If you haven’t realized yet, Samsung makes a lot of phones and despite potential ups and downs, they still lead the smartphone rivalry by an immense percentage. Sales blasted off with affordable Android handsets and massive “phablets” customers started buying over feature phones as time passed by. Their smartphone line-up has encountered several iterations throughout the journey, the latest flagship being the seventh generation. However, not every product the Korean giant released was received well by the crowd. Software issues, poor design materials were some of the major shortcomings faced by their Galaxy smartphones.
OEMs usually face a tragic downfall in the industry as soon as customers start deviating their minds to other brands. That mostly happens when a company messes up a year with a disappointing launch. Some of the most talked about instances include the declining performance of Sony, HTC, LG and then some more. These droppings, although, can be related to the sudden of Chinese giants with stupendously cheap products. But how come Samsung never reached a dismissing point in the recent years and even if they did, how are they still holding up strong despite receiving negative criticism for their budget handset series? Furthermore, why no other manufacturer is able to regain the lost image by fixing the things they got wrong with the previous generation?
Maintaining Customer Satisfaction Instead of the Wow Factor
If you look at the current smartphone scenario, in the majority of cases, manufacturers instead of continuing with features customers liked, opt for something more unique just to stand out. That isn’t particularly a terrible thing but it does make a significant impact when they have to sacrifice functionalities that are actually responsible for users acknowledging their products in the first place. Even if that has led to a horrible revenue quarter, chances are that you won’t see it returning. HTC disregarded those front firing Boomsound speakers, LG has been experimenting with designs every year and god know why Sony never actually released a flagship that didn’t inherit problems from the previous ones. Samsung has also been criticized for making mistakes, however, those problems never persisted into the consequent generations.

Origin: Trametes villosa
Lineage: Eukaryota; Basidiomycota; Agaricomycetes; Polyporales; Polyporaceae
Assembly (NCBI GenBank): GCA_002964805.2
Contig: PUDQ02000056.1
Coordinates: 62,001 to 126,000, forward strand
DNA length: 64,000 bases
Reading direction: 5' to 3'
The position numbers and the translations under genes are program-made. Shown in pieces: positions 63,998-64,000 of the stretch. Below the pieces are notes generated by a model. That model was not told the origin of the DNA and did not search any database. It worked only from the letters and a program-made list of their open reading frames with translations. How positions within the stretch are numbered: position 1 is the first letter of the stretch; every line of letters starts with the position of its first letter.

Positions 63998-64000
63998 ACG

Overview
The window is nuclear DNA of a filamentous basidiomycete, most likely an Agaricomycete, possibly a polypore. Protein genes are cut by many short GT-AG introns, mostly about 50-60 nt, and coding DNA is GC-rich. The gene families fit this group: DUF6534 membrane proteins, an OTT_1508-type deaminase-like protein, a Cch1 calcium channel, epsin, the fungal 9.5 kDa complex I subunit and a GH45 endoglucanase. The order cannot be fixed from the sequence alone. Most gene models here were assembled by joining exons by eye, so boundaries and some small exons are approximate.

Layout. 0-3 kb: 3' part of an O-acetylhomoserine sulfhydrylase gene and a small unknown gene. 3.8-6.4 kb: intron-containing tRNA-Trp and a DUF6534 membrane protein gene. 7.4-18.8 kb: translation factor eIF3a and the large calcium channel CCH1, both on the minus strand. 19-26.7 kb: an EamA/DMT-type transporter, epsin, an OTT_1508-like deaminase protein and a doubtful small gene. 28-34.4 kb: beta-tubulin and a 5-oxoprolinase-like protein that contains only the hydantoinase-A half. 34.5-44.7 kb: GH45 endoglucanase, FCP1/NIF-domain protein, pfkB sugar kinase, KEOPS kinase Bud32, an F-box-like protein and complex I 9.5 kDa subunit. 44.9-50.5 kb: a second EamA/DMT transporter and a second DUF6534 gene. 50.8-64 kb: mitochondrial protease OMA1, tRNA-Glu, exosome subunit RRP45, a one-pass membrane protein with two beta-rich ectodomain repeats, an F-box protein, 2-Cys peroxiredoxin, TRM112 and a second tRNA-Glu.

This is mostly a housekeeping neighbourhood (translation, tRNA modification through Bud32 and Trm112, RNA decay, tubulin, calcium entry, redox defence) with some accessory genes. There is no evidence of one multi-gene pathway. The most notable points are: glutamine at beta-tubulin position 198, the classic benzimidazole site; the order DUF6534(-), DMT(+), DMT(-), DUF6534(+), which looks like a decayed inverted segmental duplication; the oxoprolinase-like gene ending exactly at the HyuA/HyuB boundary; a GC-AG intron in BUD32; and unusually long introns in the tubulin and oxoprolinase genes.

Learning From the Previous Pitfalls
The crucial strategy Samsung follows every year is that if the last flagship phone forecasted positive revenue charts, lineup upgrades will remain minimal and if it didn’t, chances are you’ll see an extensive revision. To provide a backbone here, let’s take a look at Samsung’s flagship history. The Galaxy S3 was a grand success, hence the S4 was just a hardware upgrade. The latter too was a successful product, therefore the S5 sustained nothing substantial. The Galaxy S5, however, wasn’t a popular device as customers started preferring better-designed phones and the software started fading due to an overly cluttered interface. Samsung took the hint and presented the entirely reimagined Galaxy S6 with an all-glass design. Unfortunately, they gave up potential features like waterproofing, respectable battery life, and SD card support to manifest those changes. Profits were on the lower side, as a result, the Galaxy S7 maintained the same philosophy applied with the S6 but additionally, brought back all those lost elements. Even the Note series follows the same guidelines which in turn has proven successful so far for them – Note 3 was a failure led by the Note 4 that inherited a revamped look and then the Note 5 which sported minimal upgrades living up to the success of the former edition.